Close reaching round a headland  in a F4 wind.

One thing I did notice about the new sail is I find it easier to control upwind in stronger winds. It feels much more stable than the previous dacron versions of the sail. Although they may be softer and more forgiving, they lack the feeling of stability and power of this new sail. I think the Trade Wind 80 sail's very solid feel is due to its centre of effort being much more static. Basically I like the feel of Trade Wind 80 a very great deal when going upwind. It also proved particularly effective upwind in combination with the Aries using a forward fin.

Use when fully loaded on expedition

Paddling sailing fully loaded on expedition is very rewarding especially with a favourable wind at the end of the day. However, the kayak will not accelerate so quickly in the gusts and unless you are lucky with the waves it will be more difficult to get it planing. This means you will be travelling slower and when you are paddling downwind the apparent wind will be greater with greater forces acting on the rig. This is another situation where it is important to continue to paddle hard to reduce the pressure on the rig. This is also why I think the 0.8 sqm sail is more suitable for all-round paddle sailing including expedition use than the 1.0sqm sail.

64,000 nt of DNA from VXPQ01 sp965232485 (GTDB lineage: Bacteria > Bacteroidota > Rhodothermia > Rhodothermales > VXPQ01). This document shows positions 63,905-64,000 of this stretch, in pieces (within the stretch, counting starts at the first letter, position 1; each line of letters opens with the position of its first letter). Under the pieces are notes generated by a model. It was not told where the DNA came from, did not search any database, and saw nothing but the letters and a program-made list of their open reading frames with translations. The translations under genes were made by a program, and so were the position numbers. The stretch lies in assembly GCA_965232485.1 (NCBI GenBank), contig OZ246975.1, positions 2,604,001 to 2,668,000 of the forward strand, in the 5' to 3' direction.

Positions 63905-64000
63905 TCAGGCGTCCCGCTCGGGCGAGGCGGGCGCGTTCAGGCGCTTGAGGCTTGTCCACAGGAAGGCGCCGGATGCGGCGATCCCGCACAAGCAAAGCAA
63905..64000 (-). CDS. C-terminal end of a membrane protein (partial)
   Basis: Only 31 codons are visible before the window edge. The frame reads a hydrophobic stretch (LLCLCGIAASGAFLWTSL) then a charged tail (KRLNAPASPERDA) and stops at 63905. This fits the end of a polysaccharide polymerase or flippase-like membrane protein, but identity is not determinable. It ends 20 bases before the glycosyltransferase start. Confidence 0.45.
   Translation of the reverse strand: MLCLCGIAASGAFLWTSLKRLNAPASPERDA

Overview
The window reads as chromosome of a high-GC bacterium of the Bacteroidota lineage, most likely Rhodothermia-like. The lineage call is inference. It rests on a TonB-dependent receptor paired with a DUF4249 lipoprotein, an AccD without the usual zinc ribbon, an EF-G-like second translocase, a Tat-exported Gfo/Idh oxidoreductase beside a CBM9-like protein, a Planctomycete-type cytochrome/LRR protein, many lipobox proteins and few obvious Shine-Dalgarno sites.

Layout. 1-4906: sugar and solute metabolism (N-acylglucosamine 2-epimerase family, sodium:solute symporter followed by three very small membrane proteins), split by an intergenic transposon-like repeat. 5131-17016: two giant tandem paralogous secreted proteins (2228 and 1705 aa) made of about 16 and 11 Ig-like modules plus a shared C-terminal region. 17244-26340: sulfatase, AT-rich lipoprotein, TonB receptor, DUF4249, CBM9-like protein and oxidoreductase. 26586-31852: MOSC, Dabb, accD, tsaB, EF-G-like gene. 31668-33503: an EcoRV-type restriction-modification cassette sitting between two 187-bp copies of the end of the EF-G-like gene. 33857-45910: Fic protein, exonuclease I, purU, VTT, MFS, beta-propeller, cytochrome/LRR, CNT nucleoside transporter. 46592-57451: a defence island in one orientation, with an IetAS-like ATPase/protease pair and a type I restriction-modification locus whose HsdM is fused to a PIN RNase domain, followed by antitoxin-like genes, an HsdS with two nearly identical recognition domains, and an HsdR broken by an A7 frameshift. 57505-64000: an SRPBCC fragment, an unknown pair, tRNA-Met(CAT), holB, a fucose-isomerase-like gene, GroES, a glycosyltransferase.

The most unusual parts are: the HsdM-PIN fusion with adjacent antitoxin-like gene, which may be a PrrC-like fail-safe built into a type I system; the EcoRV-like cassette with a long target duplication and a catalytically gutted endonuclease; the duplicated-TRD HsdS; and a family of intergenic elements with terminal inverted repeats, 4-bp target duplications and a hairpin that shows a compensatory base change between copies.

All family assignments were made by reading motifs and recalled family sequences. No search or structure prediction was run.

We were recently paddling south down the West Kyle of Bute when a "securite" strong north wind warning was broadcast on the VHF. In the relative shelter, the water was flat but the squalls were coming through the mountains at F5-F6 from various angles. All the yachts dropped their sails and motored home under bare poles. We carried on paddle sailing on a very broad reach. We were in identical Cetus MVs loaded with supplies for 5 nights camping. I had a Trade Wind 80 and Mike had a Code Zero 0.8. In these extreme conditions there was a lot of load on the rigs and I think I had an easier time controlling the Trade Wind 80 than Mike did with the Code Zero.

Two days later we enjoyed a more moderate F3 to F4 downwind blast of 30km across open waters of the Sound of Bute and it was more difficult to differentiate between the two sails' performance and handling.